During growth of the digital flexor tendons, one of the most abundant proteins is the glycoprotein cartilage oligomeric matrix protein (COMP). There are only low levels of this protein in tendon at birth but it accumulates during growth within the digital flexor tendons with the highest levels achieved in the tensional region of the SDFT at skeletal maturity in the horse (at approximately two years of age) of approximately 10 mg/g wet weight.38 This equates to approximately 30 mg/g dry weight or approximately 1% of the wet weight. After the period of growth, however, levels of COMP in the tensional, but not the compressed, region of the SDFT fall.

COMP binds to fibrillar collagens (including type I) via a zinc-dependent mechanism.39 Each COMP molecule can bind to five collagen molecules possibly for assembly into a collagen fibril, once the fibril is formed COMP is displaced. Recent studies have shown that COMP can accelerate collagen fibrillogenesis in vitro and it is possible that this protein acts more as an organizational molecule rather than in a structural role.40 Correspondingly, the highest levels are present during the growth of the tendon when matrix is being synthesized and levels fall after skeletal maturity when there is little change in the structural properties of the tendon. It has been suggested that the more COMP synthesized during growth, the stronger the resulting tendon and this is supported by the finding that mechanical properties of SDFT at skeletal maturity demonstrate a significant positive relationship to COMP levels.41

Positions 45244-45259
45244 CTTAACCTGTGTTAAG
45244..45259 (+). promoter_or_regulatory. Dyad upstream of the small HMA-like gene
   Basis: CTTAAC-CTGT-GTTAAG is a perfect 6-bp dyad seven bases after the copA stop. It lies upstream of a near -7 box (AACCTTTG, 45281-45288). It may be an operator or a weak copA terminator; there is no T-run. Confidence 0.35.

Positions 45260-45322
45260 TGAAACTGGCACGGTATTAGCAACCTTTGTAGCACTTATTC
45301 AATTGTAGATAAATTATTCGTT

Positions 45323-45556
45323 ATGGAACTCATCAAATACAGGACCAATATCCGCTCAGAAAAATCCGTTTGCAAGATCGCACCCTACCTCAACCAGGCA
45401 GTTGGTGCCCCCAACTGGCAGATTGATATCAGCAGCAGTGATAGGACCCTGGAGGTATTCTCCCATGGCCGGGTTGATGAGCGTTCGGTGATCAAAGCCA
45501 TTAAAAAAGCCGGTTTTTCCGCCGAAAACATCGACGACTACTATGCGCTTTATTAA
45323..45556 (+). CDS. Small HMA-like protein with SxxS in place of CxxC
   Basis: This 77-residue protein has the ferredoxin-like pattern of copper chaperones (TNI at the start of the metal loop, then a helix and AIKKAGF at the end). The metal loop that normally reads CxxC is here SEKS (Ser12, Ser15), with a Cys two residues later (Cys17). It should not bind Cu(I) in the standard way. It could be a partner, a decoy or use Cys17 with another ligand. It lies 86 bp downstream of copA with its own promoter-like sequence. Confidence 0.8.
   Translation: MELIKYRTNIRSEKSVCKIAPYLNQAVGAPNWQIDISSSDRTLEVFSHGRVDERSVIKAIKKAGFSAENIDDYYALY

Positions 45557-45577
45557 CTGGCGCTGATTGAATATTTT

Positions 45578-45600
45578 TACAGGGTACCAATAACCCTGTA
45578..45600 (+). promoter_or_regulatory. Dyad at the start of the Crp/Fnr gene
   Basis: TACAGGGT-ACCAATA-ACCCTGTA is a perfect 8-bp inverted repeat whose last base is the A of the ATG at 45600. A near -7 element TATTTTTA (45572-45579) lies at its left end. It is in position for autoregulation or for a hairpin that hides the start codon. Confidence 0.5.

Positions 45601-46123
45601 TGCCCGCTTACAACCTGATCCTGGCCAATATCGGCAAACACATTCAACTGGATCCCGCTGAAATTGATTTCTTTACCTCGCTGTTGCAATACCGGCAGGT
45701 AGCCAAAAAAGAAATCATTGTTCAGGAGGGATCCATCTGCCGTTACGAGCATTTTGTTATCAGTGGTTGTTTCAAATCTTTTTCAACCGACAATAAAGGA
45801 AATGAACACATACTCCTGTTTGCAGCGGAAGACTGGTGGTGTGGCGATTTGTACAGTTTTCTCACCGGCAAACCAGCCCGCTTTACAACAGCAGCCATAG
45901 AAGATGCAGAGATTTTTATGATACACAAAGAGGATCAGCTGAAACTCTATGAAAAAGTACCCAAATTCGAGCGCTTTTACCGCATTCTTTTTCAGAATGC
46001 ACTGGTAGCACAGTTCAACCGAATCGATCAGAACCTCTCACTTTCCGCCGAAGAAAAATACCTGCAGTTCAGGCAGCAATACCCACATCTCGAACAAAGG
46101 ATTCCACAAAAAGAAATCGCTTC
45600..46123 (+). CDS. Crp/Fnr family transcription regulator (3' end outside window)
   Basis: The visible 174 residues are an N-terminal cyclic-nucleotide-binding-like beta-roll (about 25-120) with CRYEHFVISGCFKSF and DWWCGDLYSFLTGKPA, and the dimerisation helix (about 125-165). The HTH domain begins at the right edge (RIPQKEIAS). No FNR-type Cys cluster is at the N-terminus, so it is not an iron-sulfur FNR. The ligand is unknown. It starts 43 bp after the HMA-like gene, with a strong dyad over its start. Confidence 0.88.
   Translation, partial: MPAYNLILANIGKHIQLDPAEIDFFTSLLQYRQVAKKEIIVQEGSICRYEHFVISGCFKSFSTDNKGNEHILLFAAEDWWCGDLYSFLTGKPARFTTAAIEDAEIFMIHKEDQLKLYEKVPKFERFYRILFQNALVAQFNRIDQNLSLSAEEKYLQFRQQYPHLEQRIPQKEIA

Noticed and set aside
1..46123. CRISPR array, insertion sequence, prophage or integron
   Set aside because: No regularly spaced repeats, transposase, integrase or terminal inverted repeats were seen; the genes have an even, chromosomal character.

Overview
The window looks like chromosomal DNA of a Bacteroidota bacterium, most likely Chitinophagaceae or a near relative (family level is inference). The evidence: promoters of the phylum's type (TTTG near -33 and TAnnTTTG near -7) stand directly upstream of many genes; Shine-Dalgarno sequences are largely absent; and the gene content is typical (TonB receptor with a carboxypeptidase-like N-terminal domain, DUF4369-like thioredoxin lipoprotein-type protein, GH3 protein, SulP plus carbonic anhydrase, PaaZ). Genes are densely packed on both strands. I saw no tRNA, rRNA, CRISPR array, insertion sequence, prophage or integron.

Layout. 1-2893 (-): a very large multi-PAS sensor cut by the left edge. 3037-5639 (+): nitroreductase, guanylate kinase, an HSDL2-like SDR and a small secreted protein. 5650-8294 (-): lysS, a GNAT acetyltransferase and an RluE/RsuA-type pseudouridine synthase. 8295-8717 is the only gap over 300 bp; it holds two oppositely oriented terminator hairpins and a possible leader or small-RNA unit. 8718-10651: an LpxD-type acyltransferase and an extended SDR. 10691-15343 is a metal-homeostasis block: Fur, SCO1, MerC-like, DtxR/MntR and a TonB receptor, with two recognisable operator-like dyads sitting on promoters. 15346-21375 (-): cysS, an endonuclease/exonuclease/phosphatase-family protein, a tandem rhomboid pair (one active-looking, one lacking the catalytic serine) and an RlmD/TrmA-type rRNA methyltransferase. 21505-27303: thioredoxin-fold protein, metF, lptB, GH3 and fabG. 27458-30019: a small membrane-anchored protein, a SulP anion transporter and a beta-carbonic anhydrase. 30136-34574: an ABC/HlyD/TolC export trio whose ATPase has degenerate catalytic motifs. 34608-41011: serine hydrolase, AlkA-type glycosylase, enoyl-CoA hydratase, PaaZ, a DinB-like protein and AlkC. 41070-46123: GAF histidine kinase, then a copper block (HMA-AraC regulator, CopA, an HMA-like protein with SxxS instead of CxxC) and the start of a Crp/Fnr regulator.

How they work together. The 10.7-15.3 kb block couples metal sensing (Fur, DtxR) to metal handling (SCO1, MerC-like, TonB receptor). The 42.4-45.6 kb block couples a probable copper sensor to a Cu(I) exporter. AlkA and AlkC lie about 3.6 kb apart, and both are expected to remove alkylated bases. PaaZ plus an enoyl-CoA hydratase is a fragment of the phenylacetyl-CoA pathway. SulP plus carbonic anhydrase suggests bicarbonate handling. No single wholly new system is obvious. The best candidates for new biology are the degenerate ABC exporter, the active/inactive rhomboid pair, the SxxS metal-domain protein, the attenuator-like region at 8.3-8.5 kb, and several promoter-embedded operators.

Other proteins

Small amounts of the protein elastin and other components of elastic fibres can be found in varying amounts in tendon and ligament and these appear to be localized to between the collagen fascicles.42, 43 The glycoprotein lubricin has also been found in tendon in an inter-fascicular location where it facilitates sliding between fascicles44, 45 and on the surface of tendon in both intra- and extra-synovial locations.46 Other proteins expressed by tendon cells include thrombospondin 4, tenascin-C, and tenomodulin which have been used to identify a tendon cell phenotype.47


Collagen fibrils are assembled in a longitudinally oriented pattern into increasingly larger subunits, which ultimately form the whole tendon (Fig. 9.5). The precise arrangement of at each sub level of the hierarchal arrangement has an influence on the mechanical properties of the final tendon structure and is therefore vital for tendon function.

Ultra-structural morphology